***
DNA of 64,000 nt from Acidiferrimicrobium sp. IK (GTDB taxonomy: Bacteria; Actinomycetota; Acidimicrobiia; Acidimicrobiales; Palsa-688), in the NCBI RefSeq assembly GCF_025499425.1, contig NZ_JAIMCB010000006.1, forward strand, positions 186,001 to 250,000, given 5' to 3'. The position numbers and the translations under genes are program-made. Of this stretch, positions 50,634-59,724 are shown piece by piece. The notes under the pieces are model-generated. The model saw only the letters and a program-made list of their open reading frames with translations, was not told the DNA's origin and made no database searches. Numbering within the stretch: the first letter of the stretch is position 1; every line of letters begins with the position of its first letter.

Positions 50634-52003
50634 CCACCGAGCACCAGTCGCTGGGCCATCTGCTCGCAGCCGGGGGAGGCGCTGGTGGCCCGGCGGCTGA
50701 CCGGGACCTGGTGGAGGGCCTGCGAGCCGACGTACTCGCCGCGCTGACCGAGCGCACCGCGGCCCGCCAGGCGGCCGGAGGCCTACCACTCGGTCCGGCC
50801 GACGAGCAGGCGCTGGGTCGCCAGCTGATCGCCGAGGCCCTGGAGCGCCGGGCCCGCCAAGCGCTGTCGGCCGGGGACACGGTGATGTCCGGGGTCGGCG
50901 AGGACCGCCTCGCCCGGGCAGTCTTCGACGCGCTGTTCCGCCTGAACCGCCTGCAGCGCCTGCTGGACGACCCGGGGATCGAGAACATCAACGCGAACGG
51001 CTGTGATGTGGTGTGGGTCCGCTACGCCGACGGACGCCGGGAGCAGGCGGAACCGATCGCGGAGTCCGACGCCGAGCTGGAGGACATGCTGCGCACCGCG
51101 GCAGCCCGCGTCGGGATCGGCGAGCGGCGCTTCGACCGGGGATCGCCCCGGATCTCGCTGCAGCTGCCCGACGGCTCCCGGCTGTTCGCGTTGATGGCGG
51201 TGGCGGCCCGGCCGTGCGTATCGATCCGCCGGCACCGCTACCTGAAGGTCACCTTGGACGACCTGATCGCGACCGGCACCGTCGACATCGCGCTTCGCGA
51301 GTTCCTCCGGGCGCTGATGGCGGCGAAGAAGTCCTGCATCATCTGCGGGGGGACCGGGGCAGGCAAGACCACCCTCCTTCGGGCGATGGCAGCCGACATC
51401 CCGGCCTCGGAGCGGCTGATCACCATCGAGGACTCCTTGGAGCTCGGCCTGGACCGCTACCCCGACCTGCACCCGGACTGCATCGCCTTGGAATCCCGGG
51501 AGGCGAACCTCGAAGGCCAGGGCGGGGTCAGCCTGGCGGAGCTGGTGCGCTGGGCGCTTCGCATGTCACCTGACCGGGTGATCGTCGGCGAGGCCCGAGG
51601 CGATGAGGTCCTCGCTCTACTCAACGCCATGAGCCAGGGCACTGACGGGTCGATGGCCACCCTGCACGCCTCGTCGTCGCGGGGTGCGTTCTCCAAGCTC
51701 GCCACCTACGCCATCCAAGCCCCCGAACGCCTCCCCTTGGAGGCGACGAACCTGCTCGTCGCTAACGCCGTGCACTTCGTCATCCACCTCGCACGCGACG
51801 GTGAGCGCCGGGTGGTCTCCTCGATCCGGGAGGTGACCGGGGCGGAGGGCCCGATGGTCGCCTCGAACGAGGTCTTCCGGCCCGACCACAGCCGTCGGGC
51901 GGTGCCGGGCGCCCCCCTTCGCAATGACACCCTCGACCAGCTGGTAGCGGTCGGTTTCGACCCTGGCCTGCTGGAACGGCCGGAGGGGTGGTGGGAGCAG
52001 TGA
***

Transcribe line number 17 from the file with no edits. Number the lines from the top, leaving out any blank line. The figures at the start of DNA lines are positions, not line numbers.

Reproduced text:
52001 TGA